CINCINNATI -- Of all the reasons for the Cincinnati Reds and Wilberforce University to establish a connection, Michael Anderson points out a simple one – history.
“The Reds were the first professional baseball team and Wilberforce was the first HBCU,” the Reds public relations manager points out.
Technically, Pennsylvania’s Cheyney State ranks as the nation’s first Historically Black College or University, but Wilberforce was the first to be owned and operated by Blacks and is the oldest private HBCU. It opened in 1856, 13 years before the Reds made their debut as baseball’s first all-professional team, which makes Tuesday’s momentous announcement that Bulldog baseball will be revived with the help of the Reds Community Fund after lying dormant since 1940.
Ohio Gov. Mike DeWine, along with his wife, first lady Fran DeWine, was on hand at Great American Ball Park to help announce the return to Wilberforce in fall 2022.
“My children are runners,” said DeWine, who lives five miles from Wilberforce in Cedarville and already planned to be on hand at Great American Ball Park to pick out his 2022 season ticket seats and pick up his Reds Hall of Fame bobblehead collection. “When high school students are looking for a college, some of them ask ‘Can I run?’ or ‘Can I play golf?’ This is one more tool, one more reason, to look to Wilberforce for a college.”
The connection between Wilberforce and the Reds will be through the franchise’s Youth Academy in Cincinnati’s Roselawn neighborhood. Wilberforce players will have access to the facilities, but the Reds also will be working with the university to create opportunities for non-playing studentsto intern in the team’s front office.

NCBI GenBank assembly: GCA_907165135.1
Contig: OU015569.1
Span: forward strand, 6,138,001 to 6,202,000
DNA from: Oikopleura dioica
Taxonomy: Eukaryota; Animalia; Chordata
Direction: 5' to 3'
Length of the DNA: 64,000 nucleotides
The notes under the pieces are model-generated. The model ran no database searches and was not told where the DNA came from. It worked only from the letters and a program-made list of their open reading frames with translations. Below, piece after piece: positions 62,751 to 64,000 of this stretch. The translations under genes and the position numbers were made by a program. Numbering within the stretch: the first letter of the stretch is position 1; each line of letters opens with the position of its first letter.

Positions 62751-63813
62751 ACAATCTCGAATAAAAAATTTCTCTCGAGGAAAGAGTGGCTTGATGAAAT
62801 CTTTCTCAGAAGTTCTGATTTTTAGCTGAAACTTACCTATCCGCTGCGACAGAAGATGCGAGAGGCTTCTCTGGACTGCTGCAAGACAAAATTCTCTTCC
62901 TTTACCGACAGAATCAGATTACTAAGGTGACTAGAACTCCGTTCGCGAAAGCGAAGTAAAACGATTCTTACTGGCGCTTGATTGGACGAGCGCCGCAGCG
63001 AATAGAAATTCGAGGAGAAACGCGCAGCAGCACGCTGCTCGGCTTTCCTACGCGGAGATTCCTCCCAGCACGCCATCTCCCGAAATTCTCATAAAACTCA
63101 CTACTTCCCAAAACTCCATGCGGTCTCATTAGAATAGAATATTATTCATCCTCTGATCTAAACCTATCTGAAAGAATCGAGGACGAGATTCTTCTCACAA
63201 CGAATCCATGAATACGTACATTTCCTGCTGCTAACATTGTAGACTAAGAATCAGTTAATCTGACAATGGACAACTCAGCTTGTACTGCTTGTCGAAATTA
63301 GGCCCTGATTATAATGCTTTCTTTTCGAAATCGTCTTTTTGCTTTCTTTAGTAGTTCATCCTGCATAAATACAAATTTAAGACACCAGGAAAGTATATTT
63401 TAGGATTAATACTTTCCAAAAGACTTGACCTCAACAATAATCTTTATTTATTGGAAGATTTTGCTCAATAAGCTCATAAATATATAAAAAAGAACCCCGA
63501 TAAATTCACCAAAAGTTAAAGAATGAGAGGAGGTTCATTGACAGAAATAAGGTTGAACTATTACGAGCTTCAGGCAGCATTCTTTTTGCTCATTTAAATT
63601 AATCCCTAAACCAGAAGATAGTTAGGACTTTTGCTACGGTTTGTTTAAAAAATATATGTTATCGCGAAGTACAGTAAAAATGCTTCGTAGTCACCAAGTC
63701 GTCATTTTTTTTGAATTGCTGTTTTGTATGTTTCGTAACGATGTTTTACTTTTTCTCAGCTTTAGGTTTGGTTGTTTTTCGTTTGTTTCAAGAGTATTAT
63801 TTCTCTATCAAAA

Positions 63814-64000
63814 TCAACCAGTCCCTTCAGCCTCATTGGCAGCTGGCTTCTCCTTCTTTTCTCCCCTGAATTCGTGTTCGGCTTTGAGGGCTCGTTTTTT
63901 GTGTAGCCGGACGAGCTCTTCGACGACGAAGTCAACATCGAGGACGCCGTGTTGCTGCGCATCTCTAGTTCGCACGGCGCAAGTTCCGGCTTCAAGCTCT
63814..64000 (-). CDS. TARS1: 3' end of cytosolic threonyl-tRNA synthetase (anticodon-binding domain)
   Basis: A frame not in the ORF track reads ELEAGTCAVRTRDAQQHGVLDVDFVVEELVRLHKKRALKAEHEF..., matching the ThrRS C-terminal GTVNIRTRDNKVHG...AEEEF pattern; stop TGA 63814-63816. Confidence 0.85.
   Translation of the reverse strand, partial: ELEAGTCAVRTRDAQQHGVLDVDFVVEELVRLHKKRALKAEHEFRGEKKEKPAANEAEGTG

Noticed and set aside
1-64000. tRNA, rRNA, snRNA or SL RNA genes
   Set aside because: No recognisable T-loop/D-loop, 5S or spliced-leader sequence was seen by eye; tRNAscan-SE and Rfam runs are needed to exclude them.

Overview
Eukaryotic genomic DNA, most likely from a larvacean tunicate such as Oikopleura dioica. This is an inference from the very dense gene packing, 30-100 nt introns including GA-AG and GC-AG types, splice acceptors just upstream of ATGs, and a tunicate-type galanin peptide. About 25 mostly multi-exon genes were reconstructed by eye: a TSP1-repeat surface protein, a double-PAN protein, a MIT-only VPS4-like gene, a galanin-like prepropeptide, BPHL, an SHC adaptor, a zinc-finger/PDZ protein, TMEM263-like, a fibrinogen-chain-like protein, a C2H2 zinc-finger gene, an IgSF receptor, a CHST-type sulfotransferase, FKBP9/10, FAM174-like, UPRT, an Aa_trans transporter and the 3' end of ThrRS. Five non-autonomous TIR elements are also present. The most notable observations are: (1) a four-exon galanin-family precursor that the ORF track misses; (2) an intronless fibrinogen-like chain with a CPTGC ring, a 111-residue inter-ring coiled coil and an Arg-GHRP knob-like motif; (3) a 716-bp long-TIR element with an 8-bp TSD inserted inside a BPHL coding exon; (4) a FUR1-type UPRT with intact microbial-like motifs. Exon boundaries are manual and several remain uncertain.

“We’re very, very excited,” Wilberforce President Elfred Anthony Pinkard said during the 18-minute media session, staged on the Great American Ball Park concourse in front of murals depicting the original 1869 Reds and the mid-1970s Big Red Machine. “We have always been an institution of possibilities – a place of possibilities. I thank the Reds for having the courage and compassion to partner with Wilberforce. This is representative of what occurred in 1856.
“This is much more than an partnership. This speaks to who we are as a nation.”
Roosevelt Barnes, a Wilberforce graduate who coached the Reds RBI Senior team to a World Series championship in August, and his wife, Kellie Boyd Barnes, was a driving force in forging the partnership between the franchise and the university, Reds Community Fund director Charley Frank said.
“I started the conversation with his wife three years ago.” Roosevelt Barnes said. “It turned into this. We’re excited to impact young men through baseball.”
“What a great day for the two communities,” Frank said.
Frank pointed out that the Reds RBI program has sent six players on to HBCU teams outside of Ohio.
“We’re excited that the proposition will now include Wilberforce here in Ohio,” he said. “This will be an opportunity for students to interact with the Reds community. They can play at Roselawn and train there, and other students can interact with the business side. The sky’s the limit.”
Also on hand for the media session was Reds Vice President of People and Culture Victor Livisay, Reds Youth Academy Assistant Director Jeremy Hamilton, Reds Senior Vice President of Business Operations Karen Forgus, Wilberfore Athletics Director Derek Williams, Wilberforce Chief Operating Officer William Woodson, Wilberforce Vice President of Institutional Advancement Natalie Coles and Wilberforce Assistant Vice President of Public Relations and Programs Marsha Bonhart.
The Bulldogs will compete in the National Association of Intercollegiate Athletics.
The Reds’ commitment to Wilberforce is modeled after similar arrangements between other Major League Baseball youth academies and local colleges, include the New Orleans Youth Academy and Xavier University of Louisiana. The franchise’s involvement right now is facility-driven, but financial support might be forthcoming, Frank said.
“That’s a work in progress,” he said. “We’re excited about the opportunity to support them. It’s much broader and deeper than financial support. Establishing a pipeline between the two organizations is important.”
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